“When will I be free”, the freedom that Arab artists dreamed of

Posted on Thursday, June 30, 2022 at 07:39

Songs, dances, poems with humor. In an open-air arena off the coast of Tunisia, young Arabs expressed their views on freedom through art, which is often lacking in their home countries.

Organized this weekend at the seaside resort of Hammamet in the south of Tunis and broadcast live by twelve Arab TV channels, it honored the winners of an online competition. When is it free … “

Called #DDX, the show is organized by a production team called Munadhara (discussion), which was created in the wake of the 2011 Arab Spring uprising.

The 4th such paradox took place in Tunisia, the cradle of the Arab Spring, at a time when its young democracy was stumbling over the coup of President Guiz Syed, who assumed full powers in July 2021.

The event aims to “stimulate much-needed exchanges for rights, freedoms and social change in the Arab world,” Belabas Bengrada, 43, founder of the Algerian-German Munadara, told AFP.

He laments that the “great hopes” induced by the Arab Spring were overshadowed by a dictatorial takeover or civil strife, and that “hope led to cynicism, including among the youth.”

“The Z generation in the Arab world has reached political maturity in an environment of frustration and social division,” he said.

– “Rebellion” –

“The freedom of young people is restricted, not just in the Arab world,” said Mohammed al-Kurti, a 22-year-old Syrian refugee and comedian who was one of 20 winners at the event.

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Sitting on the edge of the stage illuminated by spotlights during the break, Mr. Kurdi’s TikTok account “MidoKrdi” has more than 2.3 million subscribers, and he discusses in his paintings “the limits we set, the fear of failure and the fear of success”. : Things that hinder our freedom “.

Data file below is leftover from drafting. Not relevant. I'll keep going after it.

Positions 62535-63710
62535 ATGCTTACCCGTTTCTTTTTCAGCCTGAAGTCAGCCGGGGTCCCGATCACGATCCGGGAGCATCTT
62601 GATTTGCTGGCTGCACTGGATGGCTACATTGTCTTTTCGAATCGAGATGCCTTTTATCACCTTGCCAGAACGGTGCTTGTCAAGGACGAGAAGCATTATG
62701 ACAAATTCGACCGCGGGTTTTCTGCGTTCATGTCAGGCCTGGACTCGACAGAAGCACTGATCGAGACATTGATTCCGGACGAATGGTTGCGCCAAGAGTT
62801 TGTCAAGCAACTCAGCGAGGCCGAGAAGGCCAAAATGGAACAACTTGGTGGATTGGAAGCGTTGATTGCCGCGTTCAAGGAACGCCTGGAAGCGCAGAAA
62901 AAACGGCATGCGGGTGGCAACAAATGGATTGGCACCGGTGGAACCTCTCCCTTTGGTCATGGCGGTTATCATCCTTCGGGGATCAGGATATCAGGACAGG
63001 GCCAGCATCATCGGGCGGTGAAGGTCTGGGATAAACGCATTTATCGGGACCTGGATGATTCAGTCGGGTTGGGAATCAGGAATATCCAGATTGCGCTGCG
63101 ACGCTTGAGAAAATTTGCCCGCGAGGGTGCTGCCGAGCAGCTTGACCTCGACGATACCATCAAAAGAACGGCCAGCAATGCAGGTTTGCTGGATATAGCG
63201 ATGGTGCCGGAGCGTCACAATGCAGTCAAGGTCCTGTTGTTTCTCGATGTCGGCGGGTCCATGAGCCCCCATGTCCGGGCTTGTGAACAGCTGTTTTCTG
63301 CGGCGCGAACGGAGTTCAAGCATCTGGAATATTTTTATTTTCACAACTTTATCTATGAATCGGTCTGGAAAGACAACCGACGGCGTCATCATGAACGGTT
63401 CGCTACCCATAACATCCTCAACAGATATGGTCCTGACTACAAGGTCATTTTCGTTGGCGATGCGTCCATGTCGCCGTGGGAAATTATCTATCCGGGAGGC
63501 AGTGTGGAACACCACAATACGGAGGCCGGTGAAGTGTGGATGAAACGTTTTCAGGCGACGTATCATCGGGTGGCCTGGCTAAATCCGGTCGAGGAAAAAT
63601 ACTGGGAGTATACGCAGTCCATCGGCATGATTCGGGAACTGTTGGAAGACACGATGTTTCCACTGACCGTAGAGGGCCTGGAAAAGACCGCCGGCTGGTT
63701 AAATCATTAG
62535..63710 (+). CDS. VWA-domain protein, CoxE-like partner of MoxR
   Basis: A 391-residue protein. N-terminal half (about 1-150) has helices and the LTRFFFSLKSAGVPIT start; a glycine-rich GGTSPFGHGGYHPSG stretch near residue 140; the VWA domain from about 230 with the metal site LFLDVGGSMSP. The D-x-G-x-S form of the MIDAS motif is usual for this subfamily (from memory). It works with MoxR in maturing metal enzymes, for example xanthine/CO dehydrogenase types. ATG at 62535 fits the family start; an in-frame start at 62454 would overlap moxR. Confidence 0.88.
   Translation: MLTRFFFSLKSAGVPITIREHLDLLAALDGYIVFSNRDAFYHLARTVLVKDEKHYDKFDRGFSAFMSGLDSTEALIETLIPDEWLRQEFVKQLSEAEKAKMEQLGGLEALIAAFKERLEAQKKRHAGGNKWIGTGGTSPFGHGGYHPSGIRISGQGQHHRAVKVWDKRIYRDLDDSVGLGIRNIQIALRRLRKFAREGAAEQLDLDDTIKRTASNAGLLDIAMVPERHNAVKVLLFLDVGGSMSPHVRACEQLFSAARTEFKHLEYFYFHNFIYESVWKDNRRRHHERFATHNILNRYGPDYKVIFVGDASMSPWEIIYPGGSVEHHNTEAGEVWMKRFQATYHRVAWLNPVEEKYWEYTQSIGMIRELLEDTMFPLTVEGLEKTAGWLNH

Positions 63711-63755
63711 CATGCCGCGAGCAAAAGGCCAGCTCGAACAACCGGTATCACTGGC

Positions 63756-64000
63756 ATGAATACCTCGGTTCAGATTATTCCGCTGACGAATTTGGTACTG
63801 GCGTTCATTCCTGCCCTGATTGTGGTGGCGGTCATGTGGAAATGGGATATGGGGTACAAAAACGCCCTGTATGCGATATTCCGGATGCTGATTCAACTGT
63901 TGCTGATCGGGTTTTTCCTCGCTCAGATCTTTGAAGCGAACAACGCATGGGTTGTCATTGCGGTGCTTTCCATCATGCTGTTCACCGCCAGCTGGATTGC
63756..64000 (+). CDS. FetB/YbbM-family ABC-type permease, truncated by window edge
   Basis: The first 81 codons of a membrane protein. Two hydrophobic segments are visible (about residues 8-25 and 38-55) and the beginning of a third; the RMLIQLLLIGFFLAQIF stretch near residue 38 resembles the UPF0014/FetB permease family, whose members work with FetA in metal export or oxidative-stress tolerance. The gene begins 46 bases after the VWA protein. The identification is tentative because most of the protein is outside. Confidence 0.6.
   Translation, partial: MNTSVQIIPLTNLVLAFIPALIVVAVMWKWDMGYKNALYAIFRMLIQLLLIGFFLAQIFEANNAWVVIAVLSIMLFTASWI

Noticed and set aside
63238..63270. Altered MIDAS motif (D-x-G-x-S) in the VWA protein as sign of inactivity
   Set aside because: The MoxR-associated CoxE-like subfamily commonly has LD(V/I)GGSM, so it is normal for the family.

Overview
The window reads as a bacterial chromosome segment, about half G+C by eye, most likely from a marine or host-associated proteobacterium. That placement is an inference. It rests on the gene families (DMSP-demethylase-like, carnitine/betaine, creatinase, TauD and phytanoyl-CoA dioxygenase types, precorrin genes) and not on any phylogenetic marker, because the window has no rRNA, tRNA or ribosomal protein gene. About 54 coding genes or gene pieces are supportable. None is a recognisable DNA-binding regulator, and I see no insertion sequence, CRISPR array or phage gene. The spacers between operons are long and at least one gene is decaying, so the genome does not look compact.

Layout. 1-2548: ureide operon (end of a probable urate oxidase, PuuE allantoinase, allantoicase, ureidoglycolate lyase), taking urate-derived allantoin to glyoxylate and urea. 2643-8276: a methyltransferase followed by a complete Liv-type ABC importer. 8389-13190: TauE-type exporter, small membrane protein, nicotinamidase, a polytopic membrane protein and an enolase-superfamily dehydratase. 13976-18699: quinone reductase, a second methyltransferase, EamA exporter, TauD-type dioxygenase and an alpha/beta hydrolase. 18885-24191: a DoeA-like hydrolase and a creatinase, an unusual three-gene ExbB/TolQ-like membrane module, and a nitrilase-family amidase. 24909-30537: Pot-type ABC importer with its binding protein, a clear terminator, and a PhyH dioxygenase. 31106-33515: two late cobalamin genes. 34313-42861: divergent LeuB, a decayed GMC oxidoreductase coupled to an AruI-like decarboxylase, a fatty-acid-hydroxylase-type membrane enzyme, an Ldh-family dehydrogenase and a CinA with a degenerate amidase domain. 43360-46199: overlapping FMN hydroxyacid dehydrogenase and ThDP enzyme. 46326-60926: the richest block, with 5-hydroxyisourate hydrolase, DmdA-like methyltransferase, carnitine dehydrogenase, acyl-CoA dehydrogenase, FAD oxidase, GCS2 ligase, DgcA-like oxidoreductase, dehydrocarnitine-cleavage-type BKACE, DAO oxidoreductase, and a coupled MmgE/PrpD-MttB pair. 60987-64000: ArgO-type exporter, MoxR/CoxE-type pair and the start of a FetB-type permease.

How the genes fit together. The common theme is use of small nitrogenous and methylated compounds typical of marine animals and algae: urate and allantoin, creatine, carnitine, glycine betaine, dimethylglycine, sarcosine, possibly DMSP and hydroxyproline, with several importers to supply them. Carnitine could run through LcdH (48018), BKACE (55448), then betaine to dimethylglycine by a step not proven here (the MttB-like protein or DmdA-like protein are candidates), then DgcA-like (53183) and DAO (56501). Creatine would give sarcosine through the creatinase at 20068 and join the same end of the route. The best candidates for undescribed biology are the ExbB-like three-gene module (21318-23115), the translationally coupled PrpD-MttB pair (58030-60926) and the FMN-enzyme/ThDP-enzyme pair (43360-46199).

On the show, he starred in a comedy about the relationship between a wife and her ex-husband with 22-year-old Lebanese teenager Dana Ali Makki.

“I’m free to say what I want, without fear of anyone. I’m free from all the restrictions imposed by society, especially on women, especially women,” said Ms Makki, from Nabataev in southern Lebanon. His view of “freedom”.

Despite the difficulties, the actress believes that young people in the Arab world enjoy more freedom than their parents.

“Rebellions against customs, traditions, religion and community are on the rise,” he said.

– “Resist” –

“Public debate, a debate on fundamental rights, especially in a region that could polarize social networks,” provides an alternative model for his program exchanges. Pengreda believes.

The competition was also a showcase for emerging talents such as Palestinian Ahmed al-Grinawi, who hails from the Gaza Strip under Israeli siege.

This 25 year old poet learned to play the veena in which he created a special pattern with seven strings with the help of a carpenter friend.

The first verse of his song says, “I will be free only when there is a normal country where death does not await me.”

“There is no freedom in Gaza,” he lamented. Grinavi. “Freedom is not about food and drink. You can bring food to the caged bird, but it will still be captive.”

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For Lebanese actress Ms. McKee, the show was an opportunity to deliver another message.

“You can not sit at home with your hands clasped or be quiet. Learn to say no to oppression and repression,” he tattooed on his forehead: “Resist!”.

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